• Timestamps in Messages. Thanks to LinkedIn’s contribution, every message in Kafka now has a timestamp field that indicates the time at which the message was produced. This enables stream processing by event-time in Kafka Streams and will enable several features like message look-up by time and accurate event-time based garbage collection.
  • SASL Improvements. The release introduced new security features in Apache Kafka, including support for Kerberos through SASL. In, Kafka now includes support for more SASL features, including external authentication servers, supporting multiple types of SASL authentication on one server, and other improvements.
  • List Connectors and Connect Status/Control REST APIs. In Kafka, we have continued to improve Kafka Connect. Previously, users had to monitor logs to view the status of connectors and their tasks, but we now support a status API for easier monitoring. We’ve also added control APIs, which allow you to pause a connector’s message processing in order to perform maintenance, and to manually restart tasks which have failed. The ability to list and manage connectors through an intuitive UI is available through the Control Center.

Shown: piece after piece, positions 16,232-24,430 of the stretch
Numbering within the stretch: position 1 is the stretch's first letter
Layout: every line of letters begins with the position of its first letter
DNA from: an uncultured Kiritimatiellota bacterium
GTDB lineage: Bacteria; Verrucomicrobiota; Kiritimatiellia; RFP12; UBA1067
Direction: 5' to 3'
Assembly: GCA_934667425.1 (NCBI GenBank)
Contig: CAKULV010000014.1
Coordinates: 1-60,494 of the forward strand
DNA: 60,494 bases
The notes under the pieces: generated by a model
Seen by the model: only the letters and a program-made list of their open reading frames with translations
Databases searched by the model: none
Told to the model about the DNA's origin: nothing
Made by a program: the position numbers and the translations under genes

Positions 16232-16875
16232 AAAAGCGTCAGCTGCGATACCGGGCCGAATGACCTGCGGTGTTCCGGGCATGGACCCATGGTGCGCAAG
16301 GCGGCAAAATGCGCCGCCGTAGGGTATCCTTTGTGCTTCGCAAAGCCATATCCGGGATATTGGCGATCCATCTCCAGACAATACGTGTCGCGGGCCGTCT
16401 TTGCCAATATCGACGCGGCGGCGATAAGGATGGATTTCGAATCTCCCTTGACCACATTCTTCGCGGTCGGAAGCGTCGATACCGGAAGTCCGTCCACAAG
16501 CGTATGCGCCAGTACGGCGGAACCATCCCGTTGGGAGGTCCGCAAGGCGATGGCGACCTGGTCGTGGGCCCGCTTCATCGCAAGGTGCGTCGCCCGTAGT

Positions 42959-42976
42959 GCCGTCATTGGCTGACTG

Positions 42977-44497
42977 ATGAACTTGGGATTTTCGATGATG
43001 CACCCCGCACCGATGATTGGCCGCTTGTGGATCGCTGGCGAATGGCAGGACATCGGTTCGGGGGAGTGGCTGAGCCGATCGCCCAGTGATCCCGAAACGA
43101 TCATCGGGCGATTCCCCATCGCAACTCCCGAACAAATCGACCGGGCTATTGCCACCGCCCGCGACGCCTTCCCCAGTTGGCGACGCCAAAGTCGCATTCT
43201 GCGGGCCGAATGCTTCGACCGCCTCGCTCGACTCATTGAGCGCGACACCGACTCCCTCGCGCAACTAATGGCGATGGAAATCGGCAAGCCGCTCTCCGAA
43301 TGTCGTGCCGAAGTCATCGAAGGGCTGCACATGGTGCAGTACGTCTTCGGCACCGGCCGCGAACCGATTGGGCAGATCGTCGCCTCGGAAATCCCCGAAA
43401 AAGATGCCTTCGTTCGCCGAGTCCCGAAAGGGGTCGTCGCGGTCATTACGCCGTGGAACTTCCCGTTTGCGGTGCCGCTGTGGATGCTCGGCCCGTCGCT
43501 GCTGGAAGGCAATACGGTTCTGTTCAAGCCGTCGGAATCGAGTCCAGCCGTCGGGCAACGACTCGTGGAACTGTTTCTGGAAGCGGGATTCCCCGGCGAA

• Kafka Consumer Max Records. In, developers had little control over the number of messages returned when calling poll() on the new consumer. This feature introduces a new parameter max.poll.records that allows developers to limit the number of messages returned.
  • Protocol Version Improvements. Kafka brokers now support a request that returns all supported protocol API versions. (This will make it easier for future Kafka clients to support multiple broker versions with a single client.)